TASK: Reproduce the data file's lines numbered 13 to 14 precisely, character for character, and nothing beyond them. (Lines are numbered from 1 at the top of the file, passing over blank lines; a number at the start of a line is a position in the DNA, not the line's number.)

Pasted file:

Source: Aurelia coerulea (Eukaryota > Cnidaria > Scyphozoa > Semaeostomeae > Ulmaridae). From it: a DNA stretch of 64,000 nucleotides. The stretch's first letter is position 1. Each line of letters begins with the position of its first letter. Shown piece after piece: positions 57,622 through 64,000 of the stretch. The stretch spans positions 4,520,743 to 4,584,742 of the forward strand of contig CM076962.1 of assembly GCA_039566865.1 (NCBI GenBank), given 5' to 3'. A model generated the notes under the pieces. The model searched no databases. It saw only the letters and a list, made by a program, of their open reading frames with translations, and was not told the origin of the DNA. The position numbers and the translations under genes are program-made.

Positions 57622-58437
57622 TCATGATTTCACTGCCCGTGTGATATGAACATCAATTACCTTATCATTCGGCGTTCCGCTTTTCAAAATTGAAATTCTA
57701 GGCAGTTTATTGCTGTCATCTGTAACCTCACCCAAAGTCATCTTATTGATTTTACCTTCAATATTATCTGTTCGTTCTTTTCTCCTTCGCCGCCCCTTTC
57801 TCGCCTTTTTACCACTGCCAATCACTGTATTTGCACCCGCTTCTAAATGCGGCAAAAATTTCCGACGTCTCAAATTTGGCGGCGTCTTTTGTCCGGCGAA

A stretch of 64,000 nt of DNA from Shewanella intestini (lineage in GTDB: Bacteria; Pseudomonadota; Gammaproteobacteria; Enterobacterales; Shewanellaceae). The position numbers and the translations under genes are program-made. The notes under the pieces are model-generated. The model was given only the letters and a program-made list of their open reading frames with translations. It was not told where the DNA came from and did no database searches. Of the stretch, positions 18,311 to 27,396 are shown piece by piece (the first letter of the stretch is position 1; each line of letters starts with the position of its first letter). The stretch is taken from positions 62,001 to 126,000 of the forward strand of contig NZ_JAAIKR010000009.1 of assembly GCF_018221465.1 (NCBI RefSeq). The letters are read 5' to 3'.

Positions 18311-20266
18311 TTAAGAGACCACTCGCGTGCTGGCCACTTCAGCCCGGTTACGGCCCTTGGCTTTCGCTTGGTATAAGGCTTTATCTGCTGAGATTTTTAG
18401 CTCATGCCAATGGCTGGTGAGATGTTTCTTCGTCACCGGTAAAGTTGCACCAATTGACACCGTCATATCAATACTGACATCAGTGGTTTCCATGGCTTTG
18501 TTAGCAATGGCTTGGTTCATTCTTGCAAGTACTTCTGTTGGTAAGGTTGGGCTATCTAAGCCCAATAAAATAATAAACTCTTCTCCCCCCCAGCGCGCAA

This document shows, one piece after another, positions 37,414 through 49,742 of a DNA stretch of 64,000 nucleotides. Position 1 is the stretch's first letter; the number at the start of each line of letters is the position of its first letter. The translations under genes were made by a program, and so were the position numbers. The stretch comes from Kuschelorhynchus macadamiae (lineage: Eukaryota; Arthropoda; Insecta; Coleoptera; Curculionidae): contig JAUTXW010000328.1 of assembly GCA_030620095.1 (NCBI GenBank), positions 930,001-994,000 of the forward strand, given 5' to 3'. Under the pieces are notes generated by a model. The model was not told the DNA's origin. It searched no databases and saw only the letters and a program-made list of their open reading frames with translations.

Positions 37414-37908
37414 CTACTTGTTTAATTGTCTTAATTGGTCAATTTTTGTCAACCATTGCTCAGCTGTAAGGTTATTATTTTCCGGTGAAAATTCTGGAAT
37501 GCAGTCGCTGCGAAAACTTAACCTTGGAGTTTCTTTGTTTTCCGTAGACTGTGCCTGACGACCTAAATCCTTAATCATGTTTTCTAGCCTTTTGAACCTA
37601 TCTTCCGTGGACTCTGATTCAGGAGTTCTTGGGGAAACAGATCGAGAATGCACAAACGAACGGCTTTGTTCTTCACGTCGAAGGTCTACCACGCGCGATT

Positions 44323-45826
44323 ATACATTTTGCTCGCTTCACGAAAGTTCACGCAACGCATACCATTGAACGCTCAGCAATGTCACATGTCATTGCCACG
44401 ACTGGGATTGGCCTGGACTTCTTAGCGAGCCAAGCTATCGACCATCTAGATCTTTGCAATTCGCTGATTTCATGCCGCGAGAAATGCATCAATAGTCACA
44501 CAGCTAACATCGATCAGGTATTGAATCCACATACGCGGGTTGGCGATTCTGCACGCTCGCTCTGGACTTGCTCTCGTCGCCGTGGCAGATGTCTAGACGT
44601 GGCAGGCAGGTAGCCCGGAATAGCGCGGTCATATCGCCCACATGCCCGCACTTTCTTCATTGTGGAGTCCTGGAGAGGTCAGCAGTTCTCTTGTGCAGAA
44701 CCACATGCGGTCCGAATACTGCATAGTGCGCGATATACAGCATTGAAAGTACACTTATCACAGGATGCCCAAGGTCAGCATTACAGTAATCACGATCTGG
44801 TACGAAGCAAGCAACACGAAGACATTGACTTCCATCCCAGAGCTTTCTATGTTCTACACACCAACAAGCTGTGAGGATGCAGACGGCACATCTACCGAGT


37414 CTACTTGTTTAATTGTCTTAATTGGTCAATTTTTGTCAACCATTGCTCAGCTGTAAGGTTATTATTTTCCGGTGAAAATTCTGGAAT
37501 GCAGTCGCTGCGAAAACTTAACCTTGGAGTTTCTTTGTTTTCCGTAGACTGTGCCTGACGACCTAAATCCTTAATCATGTTTTCTAGCCTTTTGAACCTA